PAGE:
We are pleased to announce that our Clifftop Garden in Vaucluse has won the award of excellence for gardens at the AILA NSW awards this evening. Congratulations to all involved and all the best for the other entrants in the awards!
A series of gardens, private and shared, presented an exercise in careful media and plant selection. All gardens are over structure, with vertical planting featuring throughout, and were developed in close conjunction with architects McGregor Westlake. After several months, the planting is adapting well to the conditions.
Our Forest Edge garden was recognised at the AILA National Awards last week, and was the recipient of the AILA National Gardens Award of Excellence. The jury stated:
‘Design restraint is an important tool in the landscape architecture profession, and Forest Edge uses this tool to perfection. The approach has been to bring together the site’s geology, flora and aspect, along with the transitional patterns of fire and drought, to deliver a garden that draws its aesthetic appeal from the landscape in which it sits. The design focuses on resilience, from careful species selection to careful water management regimes.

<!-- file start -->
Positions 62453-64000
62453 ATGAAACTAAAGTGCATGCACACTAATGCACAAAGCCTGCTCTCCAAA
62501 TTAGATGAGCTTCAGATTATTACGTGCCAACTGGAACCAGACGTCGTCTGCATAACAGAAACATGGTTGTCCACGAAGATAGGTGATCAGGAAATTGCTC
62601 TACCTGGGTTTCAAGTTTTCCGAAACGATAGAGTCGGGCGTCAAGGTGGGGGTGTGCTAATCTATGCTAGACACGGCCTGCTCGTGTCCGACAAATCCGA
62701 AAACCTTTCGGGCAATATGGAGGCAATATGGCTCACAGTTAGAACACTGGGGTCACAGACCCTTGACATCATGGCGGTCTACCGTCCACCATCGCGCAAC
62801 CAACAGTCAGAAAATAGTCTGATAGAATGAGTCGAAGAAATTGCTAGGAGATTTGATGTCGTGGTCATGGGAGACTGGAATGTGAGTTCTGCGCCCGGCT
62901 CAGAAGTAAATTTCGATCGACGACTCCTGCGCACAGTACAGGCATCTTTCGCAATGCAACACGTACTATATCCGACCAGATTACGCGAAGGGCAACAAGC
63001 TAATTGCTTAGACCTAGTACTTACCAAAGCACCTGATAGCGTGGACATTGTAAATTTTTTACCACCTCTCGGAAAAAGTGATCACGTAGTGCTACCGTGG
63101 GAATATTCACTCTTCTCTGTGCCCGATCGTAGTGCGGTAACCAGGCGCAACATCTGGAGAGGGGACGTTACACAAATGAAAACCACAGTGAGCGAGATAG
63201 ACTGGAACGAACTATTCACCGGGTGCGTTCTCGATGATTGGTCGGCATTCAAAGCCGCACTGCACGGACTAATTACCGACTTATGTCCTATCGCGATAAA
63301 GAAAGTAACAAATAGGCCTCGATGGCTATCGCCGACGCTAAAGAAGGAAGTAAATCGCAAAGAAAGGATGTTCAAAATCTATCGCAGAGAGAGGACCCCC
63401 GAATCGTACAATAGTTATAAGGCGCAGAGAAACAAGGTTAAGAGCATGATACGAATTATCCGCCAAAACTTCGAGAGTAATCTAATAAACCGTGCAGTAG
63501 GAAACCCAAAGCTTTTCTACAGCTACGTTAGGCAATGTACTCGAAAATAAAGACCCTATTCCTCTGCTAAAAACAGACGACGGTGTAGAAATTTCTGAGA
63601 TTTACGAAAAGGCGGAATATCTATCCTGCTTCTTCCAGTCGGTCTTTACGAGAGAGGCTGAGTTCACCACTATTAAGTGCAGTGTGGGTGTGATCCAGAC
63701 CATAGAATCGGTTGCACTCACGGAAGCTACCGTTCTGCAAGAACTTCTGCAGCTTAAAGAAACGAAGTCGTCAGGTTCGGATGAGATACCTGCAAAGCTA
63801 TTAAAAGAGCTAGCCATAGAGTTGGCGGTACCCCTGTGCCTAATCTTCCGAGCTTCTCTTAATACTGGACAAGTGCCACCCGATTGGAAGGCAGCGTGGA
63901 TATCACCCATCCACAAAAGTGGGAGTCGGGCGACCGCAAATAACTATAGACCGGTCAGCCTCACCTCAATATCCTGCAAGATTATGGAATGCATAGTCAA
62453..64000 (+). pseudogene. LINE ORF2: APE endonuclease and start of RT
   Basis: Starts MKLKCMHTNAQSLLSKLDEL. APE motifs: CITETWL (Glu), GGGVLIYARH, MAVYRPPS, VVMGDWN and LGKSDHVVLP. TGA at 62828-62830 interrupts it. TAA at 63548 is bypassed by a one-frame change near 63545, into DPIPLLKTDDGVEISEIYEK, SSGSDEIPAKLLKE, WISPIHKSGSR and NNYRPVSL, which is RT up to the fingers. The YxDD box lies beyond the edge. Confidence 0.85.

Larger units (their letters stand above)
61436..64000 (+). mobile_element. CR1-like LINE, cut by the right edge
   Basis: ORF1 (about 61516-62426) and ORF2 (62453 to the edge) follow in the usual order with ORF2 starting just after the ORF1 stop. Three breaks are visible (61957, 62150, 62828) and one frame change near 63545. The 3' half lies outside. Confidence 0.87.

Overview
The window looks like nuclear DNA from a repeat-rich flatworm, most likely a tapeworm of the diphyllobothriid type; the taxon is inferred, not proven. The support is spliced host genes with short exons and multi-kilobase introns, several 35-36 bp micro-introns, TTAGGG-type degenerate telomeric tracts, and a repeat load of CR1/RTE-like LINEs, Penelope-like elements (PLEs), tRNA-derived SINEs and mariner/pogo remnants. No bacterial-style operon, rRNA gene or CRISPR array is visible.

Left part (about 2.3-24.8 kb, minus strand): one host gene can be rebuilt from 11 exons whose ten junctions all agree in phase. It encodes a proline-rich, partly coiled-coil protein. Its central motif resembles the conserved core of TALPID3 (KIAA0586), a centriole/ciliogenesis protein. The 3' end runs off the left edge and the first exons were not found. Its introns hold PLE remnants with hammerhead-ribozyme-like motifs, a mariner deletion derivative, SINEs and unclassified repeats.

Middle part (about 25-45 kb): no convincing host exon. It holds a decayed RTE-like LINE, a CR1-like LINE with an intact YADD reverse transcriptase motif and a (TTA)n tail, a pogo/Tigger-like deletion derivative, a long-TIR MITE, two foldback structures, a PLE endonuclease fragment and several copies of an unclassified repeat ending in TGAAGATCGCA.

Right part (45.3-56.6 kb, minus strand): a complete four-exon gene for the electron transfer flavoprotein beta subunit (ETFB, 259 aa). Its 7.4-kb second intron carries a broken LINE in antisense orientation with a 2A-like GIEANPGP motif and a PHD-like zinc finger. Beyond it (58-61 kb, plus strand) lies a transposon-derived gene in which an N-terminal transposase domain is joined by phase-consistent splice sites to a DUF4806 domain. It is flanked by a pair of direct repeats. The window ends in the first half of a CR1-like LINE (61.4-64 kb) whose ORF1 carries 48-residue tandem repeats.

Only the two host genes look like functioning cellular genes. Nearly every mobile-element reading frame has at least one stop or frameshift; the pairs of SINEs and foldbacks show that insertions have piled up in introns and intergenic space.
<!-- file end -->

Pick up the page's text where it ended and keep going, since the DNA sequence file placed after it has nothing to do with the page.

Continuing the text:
Forest Edge maintains all the usual elements of a residential garden, but it delivers these in a way that brings long-term appreciation of the wider landscape and a desire to manage and protect its delicate ecological attributes.’
We have had the pleasure of working on this site for three years and while our role was completed in mid 2013 the site continues to evolve and change. JILA, together with Jonathan Temple (Architect), David Harris (Australian Bushland Restoration), Danny Smith (Builders) and Bates Landscapes, implemented a design based on minimal site impact. Softworks were undertaken with a program for seed collection and transplanting from site, use of endemic species and reuse of the site topsoil seed banks. Hardworks involved the experimental use of sandstone ‘roughbacks’ as terrace walls and waste stone offcuts for paving, requiring complex choreography on-site.
revegetation through seed collection, propagation and transplanting from site
expanded dam – works to improve and naturalise edge
sandstone ‘roughbacks’ establish 3 terraces down to the pool
hand selected bluestone and granite stoneyard waste forms a patchwork paving between buildings
Photography by JILA